Sunday, November 28, 2010

Safe sex ads: where everyone is above average

New safe sex ad from Candies Foundation with Bristol Palin and Mike Sorrentino from Jersey Shore. First, Bristol looks a bit nervous, fidgeting as she's talking about sex and safe sex, which is odd since I would think they could try refilming until she didn't look nervous. Second, Mr. Sorentino whips out condoms, and brags that they're large-sized, and then offers one to Ms. Palin, just in case. A condom that's too large is only marginally better than no condom at all. What good does it do for a safe sex ad to raise the size issue when, by definition, only a small proportion of their viewers need large-sized condoms? While googling around for information about what proportion of males "need" large condoms, I found an article which said that the market share for a single large-sized brand went up from 5% to 20%, but that the condoms are not actually larger than other condoms.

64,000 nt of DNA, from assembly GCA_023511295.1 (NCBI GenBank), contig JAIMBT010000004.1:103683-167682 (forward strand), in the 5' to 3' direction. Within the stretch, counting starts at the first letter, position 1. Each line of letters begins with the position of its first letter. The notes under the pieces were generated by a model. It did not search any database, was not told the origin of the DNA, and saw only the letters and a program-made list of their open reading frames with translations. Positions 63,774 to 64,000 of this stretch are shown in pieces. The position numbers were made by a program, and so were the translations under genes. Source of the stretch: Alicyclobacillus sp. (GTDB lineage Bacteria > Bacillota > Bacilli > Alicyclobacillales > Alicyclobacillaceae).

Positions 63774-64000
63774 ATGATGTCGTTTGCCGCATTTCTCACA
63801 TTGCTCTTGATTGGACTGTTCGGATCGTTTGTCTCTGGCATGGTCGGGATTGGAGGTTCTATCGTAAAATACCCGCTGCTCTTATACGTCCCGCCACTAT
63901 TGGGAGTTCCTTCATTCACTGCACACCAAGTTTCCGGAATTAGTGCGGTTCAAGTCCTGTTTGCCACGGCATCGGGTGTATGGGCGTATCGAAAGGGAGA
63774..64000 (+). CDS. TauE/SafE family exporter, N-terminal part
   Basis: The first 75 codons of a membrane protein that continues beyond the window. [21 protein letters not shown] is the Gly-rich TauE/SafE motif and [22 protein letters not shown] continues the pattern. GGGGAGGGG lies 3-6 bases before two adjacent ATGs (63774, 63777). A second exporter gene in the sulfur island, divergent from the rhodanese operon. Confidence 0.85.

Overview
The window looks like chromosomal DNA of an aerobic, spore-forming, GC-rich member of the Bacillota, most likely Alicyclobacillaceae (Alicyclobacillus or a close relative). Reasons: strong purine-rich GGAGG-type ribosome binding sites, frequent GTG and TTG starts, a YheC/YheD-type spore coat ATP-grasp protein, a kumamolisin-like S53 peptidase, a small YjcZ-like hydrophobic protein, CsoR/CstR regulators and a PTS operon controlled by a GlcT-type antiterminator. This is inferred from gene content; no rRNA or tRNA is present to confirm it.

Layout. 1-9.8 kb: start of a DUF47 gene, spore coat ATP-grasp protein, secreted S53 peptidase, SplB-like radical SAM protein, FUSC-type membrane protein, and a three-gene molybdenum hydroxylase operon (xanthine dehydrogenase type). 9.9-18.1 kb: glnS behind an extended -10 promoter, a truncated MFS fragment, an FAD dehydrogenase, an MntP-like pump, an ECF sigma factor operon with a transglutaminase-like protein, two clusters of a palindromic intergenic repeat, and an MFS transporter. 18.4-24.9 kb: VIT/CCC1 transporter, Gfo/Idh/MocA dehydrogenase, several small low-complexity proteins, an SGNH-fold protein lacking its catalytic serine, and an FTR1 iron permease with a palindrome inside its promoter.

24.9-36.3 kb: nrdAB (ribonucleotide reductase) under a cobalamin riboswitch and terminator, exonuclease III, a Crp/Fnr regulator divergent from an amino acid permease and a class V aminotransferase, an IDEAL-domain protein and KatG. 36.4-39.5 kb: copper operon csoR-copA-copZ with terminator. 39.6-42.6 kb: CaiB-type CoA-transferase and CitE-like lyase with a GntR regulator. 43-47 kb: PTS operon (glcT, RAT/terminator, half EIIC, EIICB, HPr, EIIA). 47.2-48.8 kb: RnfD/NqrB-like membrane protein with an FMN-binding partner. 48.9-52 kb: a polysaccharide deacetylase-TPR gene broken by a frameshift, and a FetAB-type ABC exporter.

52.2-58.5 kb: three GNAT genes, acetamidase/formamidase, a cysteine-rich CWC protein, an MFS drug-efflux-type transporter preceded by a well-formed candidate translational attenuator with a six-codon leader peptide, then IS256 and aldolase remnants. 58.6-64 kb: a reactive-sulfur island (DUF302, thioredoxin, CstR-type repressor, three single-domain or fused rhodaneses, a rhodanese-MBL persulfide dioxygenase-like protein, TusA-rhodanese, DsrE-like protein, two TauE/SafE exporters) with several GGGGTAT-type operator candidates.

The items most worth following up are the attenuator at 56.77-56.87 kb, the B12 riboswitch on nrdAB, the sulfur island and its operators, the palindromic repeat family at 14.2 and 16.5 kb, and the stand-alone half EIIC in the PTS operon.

Balanced arguments are more persuasive

According to this summary of a meta-analysis, arguments are more persuasive when both sides are presented, even when preaching to the choir. This research explains why abstinence-only sex education --- which is still funded at $50 million per year and requires that only disadvantages of birth control and condoms be presented, not advantages --- does not encourage abstinence as well as comprehensive sex education does, even among those inclined to believe it, and why the only abstinence-only program found effective (the Jemmotts' program) was not one-sided enough to be funded under federal abstinence-only funds.